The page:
Ask the Pharmacist: Surprising uses for a diabetes drug

Suzy Cohen
File: Metformin hydrochloride tablets, used to treat diabetes.

Introduced in 1995 when I was just 30 years old, metformin quickly gained traction in the medical arena as the drug of choice to use in diabetes. Prior to its introduction in the United States, it had been used in France since 1957.  

More:Ask the Pharmacist: Hormone strategies for fatigue and menopause

It is sold globally by various different brand names, and in combination with other glucose-lowering agents. Metformin has some interesting uses, as well as cautions. There are an estimated 100 million people with diabetes in our country.

I’d like to share the pros and cons of the most popular diabetic medication in the world:


Causes B12 deficiency

It is a strong drug mugger of vitamin B12, and the longer you take it, the more profound the deficiency. If you take metformin, the obvious solution is to supplement with B12 and a high-quality probiotic since probiotics happen to manufacture B12.

Methylcobalamin is my suggestion, because it’s methylated and therefore, body-ready. It’s available everywhere nowadays. FYI, hair loss, poor memory recall, confusion, anemia and neuropathy are signs of B12 deficiency.

Questionable prostate benefits

The results from a brand-new study on prostate cancer were disappointing. It was expected that there would be some add-on benefits, but the results showed no significant clinical benefits when metformin was given along with chemotherapy. Previous results have suggested that metformin could be useful in this regard.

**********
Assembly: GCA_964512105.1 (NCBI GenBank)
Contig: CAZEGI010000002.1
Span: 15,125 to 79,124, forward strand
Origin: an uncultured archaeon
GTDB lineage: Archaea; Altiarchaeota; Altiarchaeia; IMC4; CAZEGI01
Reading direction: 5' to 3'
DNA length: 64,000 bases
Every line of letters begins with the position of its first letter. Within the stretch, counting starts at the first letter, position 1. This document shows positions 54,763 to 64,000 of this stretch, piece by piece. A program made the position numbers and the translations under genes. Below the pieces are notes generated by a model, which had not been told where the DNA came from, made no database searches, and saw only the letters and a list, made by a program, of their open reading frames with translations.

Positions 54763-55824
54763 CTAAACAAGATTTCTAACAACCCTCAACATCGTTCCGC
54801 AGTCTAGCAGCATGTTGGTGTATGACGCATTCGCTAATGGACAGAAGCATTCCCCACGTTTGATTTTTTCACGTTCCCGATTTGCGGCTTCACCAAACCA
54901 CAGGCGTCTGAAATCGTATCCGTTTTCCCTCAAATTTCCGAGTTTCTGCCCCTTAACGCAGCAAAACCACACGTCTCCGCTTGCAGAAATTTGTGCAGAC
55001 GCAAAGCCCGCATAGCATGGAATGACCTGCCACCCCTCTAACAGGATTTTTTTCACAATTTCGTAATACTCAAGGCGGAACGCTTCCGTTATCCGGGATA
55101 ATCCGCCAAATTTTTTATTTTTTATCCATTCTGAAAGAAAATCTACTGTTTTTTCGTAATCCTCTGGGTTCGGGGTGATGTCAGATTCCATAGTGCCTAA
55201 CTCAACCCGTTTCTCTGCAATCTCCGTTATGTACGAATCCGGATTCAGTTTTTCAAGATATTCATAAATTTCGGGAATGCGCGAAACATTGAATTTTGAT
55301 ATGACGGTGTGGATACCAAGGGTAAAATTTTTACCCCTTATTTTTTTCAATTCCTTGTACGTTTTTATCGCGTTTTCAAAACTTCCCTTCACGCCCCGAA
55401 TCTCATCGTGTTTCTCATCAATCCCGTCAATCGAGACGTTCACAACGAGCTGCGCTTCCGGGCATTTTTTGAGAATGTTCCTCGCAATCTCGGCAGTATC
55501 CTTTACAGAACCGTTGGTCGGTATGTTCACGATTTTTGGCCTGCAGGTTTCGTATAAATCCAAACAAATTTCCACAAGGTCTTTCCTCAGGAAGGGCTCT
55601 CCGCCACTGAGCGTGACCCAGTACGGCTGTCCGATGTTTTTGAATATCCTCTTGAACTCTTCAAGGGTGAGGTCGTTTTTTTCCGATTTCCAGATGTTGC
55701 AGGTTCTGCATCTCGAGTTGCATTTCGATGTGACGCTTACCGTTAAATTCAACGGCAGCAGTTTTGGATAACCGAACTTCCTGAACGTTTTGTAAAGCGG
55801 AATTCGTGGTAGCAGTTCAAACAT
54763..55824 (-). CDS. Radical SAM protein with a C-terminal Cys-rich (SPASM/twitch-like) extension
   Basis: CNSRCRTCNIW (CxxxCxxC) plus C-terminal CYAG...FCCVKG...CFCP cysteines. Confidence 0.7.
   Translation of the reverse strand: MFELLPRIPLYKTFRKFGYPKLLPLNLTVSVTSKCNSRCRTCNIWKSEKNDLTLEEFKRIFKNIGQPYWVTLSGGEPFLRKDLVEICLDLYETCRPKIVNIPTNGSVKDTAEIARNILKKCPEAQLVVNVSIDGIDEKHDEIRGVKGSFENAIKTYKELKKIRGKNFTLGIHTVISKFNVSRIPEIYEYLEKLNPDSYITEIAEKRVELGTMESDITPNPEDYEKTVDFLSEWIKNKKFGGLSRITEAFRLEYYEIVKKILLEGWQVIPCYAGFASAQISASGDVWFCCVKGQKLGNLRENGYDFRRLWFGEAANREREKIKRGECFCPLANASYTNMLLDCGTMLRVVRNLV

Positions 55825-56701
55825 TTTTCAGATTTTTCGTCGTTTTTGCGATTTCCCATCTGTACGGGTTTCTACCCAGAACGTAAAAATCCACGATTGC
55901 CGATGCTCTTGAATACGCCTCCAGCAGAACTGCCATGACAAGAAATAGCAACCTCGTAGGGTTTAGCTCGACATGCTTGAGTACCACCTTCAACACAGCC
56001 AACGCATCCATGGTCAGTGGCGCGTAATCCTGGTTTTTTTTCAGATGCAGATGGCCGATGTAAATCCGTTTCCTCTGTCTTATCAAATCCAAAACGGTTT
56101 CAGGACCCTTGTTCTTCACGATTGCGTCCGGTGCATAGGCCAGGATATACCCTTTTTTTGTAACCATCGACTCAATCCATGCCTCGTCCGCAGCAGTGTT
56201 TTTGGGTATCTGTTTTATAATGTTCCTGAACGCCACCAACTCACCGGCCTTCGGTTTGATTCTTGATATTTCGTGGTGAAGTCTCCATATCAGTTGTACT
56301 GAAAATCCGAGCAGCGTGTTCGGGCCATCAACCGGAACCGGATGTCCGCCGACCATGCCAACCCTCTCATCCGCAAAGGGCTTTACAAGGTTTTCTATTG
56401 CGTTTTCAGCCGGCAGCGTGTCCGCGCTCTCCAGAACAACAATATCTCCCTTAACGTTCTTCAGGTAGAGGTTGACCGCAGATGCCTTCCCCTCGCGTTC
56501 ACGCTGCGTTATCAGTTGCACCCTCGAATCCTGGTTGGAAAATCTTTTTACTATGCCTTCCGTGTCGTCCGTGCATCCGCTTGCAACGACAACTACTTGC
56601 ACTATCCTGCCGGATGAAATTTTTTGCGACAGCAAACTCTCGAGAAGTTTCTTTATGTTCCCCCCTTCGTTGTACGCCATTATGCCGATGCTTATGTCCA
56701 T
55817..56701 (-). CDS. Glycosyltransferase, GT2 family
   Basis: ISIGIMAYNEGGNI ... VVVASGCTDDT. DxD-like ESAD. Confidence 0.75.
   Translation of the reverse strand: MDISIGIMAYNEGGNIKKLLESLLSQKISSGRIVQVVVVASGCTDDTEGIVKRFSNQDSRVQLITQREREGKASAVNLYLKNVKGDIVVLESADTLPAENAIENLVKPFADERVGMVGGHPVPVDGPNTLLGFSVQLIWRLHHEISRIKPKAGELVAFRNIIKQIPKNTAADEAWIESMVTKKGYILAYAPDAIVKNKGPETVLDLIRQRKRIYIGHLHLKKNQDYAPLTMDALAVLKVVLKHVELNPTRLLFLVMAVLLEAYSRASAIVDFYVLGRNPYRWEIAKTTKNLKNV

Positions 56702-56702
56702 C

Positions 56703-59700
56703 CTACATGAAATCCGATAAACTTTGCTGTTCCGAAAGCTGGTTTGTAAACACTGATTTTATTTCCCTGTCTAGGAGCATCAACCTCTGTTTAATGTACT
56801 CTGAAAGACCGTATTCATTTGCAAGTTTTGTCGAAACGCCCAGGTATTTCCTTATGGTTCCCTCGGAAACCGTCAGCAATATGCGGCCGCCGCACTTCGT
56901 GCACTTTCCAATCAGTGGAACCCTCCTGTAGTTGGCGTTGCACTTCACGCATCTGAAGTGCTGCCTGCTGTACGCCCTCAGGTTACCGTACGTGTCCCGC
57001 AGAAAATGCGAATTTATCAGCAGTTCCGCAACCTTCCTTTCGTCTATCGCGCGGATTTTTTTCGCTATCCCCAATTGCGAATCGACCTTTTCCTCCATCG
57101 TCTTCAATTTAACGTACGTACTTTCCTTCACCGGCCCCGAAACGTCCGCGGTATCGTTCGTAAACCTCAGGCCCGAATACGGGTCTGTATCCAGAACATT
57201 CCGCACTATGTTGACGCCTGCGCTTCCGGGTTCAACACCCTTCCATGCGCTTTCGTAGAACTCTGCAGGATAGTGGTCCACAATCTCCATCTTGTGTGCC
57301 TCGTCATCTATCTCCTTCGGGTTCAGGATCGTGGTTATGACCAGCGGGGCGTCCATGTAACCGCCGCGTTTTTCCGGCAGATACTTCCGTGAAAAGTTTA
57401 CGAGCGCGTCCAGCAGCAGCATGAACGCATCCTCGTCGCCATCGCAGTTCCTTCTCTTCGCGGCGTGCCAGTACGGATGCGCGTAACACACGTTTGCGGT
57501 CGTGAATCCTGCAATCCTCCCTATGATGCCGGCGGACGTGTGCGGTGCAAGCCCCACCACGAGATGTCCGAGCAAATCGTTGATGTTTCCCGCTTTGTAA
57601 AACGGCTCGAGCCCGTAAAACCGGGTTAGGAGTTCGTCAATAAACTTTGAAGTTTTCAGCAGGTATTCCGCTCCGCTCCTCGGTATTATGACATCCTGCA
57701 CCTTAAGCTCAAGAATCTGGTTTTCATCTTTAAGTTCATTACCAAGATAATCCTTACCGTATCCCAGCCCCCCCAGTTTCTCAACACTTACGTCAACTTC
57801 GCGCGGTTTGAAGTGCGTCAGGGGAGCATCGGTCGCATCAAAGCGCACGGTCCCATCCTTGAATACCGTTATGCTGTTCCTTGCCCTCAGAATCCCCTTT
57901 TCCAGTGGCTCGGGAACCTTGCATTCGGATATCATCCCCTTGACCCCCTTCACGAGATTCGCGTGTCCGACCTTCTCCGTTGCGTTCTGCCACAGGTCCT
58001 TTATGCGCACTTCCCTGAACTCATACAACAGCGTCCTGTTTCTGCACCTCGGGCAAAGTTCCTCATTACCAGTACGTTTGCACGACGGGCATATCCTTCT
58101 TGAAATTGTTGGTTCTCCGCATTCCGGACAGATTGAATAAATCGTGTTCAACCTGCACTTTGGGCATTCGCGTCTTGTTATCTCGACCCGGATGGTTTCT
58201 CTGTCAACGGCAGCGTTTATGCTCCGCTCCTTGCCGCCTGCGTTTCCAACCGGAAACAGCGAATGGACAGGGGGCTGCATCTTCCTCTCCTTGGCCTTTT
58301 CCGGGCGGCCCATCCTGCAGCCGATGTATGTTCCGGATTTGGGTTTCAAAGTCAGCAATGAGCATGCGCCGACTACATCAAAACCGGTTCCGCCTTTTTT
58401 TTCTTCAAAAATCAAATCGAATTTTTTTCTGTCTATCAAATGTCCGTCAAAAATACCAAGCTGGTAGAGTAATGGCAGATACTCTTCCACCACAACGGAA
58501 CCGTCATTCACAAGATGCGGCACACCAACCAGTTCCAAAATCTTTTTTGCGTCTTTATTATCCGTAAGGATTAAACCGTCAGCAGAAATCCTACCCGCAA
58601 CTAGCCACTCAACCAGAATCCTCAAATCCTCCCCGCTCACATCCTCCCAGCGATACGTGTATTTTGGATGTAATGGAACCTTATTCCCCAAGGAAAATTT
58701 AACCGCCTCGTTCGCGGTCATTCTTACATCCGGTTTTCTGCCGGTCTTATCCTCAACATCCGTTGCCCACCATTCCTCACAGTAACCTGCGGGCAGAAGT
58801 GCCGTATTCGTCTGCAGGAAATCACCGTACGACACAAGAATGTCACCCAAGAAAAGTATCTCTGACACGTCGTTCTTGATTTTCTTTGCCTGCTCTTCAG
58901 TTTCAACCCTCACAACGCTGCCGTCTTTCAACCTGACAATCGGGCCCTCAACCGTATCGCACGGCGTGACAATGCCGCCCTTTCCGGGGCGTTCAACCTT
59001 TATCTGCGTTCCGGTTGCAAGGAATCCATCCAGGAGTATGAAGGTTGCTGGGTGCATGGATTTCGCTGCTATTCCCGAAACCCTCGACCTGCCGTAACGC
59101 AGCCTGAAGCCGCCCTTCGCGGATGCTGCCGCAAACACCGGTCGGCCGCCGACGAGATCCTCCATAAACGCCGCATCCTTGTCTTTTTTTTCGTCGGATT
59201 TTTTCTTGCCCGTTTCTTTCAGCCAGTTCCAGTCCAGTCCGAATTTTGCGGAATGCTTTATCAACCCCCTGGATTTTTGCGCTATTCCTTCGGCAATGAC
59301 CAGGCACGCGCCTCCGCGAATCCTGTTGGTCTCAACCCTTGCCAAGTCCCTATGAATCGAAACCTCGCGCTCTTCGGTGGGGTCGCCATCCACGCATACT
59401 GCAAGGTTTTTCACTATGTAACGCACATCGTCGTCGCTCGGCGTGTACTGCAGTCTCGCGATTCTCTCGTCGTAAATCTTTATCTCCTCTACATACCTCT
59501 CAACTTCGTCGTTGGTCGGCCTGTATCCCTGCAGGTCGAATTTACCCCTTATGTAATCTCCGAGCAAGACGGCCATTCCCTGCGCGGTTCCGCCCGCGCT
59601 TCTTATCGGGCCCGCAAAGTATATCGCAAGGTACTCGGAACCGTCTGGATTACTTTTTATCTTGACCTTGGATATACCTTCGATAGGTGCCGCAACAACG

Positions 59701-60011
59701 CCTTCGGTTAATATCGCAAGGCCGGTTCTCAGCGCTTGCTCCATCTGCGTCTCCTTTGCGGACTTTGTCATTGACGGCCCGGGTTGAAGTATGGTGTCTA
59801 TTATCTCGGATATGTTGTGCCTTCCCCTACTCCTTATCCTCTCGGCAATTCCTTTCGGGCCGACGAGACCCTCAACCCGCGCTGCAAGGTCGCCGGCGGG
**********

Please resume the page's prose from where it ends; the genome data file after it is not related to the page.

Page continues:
Uncomfortable side effects

Metformin has side effects such as occasional heartburn, indigestion, bloating and gas, weight loss, diarrhea/constipation, weird taste in the mouth and pancreatitis.

May harm kidneys

Severe lactic acidosis is a rare but very dangerous complication of metformin, and drugs in the same category. It occurs particularly in people with kidney compromise and/or failure.


Raises Serotonin

New research published in the June 3rd edition of The Journal of Neuroscience has concluded that metformin improves mood and reduces anxiety. Serotonin is a neurotransmitter associated with happiness, self confidence, satiety and social interaction. Deficiencies of serotonin are often exhibited as OCD, depression and anxiety. 

Helps PCOS

Polycystic Ovary Syndrome which is characterized by weight gain, insulin resistance, cravings and skin discoloration. Metformin isn’t labeled for this disorder, however we know it works.

Manages cholesterol

Metformin may help reduce total cholesterol and low-density cholesterol (LDL) as well as blood pressure. Metformin may also reduce triglycerides according to some research.

Some tumors retreat

Metformin may suppress growth and improves immune function. It works by lowering blood sugar, which then improves cell receptor sensitivity (and number), which in turn controls the amount of blood sugar floating around in the blood stream. This is good because tumors and pathogens (ie fungi, viruses and bacteria) all feed on glucose, so if the sugar gets pushed into the cell then there’s less fuel to feed the pathogens and growing cells that went rogue.  

For natural remedies for diabetes, refer to my book, “Diabetes Without Drugs,” which is sold on Amazon and book stores nationwide.

More:Ask the Pharmacist: Your meds may deplete life-giving hormones

Suzy Cohen is a registered pharmacist. The information presented here is not intended to treat, cure or diagnose any condition. Visit